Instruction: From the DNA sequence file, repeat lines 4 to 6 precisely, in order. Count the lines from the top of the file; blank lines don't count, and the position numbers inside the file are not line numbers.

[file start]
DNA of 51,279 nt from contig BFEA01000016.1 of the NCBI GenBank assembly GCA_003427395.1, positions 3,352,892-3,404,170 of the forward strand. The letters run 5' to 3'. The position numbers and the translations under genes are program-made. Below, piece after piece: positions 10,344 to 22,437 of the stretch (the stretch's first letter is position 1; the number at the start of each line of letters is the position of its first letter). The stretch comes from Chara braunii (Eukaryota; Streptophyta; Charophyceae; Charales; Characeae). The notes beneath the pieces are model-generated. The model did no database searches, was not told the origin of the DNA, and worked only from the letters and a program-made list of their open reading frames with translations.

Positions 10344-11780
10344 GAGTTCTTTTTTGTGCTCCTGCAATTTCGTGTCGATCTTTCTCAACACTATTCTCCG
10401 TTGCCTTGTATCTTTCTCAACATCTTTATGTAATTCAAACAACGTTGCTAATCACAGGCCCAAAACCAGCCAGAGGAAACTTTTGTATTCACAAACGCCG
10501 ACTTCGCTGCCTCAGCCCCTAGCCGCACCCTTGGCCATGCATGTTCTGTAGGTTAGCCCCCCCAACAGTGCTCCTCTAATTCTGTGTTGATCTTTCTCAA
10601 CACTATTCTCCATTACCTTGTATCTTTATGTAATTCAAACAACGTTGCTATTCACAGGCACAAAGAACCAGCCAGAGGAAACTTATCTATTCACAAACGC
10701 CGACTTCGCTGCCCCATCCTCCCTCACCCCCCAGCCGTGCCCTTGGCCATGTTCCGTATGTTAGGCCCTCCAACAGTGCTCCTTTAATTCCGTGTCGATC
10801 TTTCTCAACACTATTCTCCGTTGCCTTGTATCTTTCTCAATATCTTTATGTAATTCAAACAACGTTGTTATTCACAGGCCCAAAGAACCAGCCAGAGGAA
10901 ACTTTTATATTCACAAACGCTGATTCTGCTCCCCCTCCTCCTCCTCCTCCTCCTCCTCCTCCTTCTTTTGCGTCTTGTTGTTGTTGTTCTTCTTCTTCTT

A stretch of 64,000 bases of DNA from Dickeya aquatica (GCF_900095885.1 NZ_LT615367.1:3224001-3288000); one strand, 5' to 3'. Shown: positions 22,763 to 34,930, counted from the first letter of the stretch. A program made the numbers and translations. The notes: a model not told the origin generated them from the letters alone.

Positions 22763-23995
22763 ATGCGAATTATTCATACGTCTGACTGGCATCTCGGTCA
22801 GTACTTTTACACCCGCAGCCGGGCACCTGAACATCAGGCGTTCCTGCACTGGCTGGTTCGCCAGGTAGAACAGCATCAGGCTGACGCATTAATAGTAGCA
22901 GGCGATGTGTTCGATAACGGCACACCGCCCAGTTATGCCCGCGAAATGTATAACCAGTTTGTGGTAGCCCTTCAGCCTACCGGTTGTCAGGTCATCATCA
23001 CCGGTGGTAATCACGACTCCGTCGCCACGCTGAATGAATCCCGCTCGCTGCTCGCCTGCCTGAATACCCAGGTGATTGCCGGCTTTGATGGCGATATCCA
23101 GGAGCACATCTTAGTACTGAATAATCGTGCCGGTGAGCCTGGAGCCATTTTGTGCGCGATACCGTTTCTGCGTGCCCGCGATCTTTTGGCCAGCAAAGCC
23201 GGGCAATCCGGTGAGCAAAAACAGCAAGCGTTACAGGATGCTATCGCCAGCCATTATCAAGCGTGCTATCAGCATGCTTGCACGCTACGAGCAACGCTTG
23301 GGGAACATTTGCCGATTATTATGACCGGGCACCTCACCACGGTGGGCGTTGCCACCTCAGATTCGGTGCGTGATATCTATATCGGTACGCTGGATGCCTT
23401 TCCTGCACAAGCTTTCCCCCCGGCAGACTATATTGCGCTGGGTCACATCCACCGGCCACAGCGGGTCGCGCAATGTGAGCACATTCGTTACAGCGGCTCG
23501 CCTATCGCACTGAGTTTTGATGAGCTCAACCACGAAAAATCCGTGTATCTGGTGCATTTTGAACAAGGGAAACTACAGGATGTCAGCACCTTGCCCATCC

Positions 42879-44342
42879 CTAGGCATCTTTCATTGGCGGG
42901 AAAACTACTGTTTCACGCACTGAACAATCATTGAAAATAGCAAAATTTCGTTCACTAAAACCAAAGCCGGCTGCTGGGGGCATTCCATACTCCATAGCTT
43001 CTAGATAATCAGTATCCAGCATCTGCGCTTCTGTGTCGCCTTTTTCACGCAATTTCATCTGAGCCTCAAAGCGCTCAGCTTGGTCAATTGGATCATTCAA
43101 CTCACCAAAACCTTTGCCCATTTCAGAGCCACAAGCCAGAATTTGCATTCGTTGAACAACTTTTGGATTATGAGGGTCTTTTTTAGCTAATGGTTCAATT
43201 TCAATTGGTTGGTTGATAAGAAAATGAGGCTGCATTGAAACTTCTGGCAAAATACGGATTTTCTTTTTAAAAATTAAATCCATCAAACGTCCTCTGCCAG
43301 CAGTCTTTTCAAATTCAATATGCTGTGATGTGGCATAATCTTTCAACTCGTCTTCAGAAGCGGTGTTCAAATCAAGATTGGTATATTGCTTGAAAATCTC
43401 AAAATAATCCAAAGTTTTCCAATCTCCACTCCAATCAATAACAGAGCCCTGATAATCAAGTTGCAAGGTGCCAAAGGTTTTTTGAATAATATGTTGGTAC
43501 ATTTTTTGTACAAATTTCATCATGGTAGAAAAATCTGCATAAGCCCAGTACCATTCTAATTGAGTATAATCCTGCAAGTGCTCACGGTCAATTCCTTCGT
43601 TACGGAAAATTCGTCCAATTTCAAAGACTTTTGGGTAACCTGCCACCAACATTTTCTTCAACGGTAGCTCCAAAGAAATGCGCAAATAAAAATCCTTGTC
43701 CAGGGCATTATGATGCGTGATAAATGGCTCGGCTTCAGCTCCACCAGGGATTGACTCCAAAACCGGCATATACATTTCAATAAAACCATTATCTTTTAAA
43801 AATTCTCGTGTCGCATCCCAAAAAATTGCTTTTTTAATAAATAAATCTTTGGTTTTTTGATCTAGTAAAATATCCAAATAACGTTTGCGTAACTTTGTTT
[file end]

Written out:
10401 TTGCCTTGTATCTTTCTCAACATCTTTATGTAATTCAAACAACGTTGCTAATCACAGGCCCAAAACCAGCCAGAGGAAACTTTTGTATTCACAAACGCCG
10501 ACTTCGCTGCCTCAGCCCCTAGCCGCACCCTTGGCCATGCATGTTCTGTAGGTTAGCCCCCCCAACAGTGCTCCTCTAATTCTGTGTTGATCTTTCTCAA
10601 CACTATTCTCCATTACCTTGTATCTTTATGTAATTCAAACAACGTTGCTATTCACAGGCACAAAGAACCAGCCAGAGGAAACTTATCTATTCACAAACGC